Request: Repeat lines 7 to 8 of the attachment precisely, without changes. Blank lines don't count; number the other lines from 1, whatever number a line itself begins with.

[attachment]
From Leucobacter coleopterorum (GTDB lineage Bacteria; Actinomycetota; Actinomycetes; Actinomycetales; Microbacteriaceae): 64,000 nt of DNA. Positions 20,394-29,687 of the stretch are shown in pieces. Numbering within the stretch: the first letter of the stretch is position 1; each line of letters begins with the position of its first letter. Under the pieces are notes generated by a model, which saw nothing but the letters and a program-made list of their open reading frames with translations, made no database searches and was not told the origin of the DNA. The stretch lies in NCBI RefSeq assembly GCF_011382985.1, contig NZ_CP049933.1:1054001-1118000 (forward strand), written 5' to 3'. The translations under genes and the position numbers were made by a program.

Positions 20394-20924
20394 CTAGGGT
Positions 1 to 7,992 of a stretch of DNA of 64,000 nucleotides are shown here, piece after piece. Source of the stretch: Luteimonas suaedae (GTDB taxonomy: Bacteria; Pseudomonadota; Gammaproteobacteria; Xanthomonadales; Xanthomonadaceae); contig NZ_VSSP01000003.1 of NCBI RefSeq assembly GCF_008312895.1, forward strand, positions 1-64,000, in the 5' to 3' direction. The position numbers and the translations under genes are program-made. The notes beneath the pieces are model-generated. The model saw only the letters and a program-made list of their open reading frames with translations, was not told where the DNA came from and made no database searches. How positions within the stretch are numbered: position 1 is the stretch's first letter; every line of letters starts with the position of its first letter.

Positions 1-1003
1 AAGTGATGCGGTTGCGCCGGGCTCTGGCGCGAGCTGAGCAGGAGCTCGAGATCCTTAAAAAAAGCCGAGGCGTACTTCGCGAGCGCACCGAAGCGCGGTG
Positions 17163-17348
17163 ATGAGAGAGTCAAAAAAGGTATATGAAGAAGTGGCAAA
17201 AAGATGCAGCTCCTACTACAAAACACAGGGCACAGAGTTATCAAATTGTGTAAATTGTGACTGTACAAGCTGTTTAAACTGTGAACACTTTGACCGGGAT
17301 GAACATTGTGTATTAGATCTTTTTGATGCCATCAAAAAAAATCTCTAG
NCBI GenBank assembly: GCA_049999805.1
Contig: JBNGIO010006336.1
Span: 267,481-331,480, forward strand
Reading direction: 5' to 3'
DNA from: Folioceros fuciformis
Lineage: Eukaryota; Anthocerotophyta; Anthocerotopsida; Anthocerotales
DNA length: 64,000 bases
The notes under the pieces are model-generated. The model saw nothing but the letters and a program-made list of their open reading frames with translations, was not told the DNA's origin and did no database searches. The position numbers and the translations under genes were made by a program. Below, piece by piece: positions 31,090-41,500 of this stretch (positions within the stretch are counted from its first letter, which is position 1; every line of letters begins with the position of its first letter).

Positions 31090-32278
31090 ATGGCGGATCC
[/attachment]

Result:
Positions 17163-17348
17163 ATGAGAGAGTCAAAAAAGGTATATGAAGAAGTGGCAAA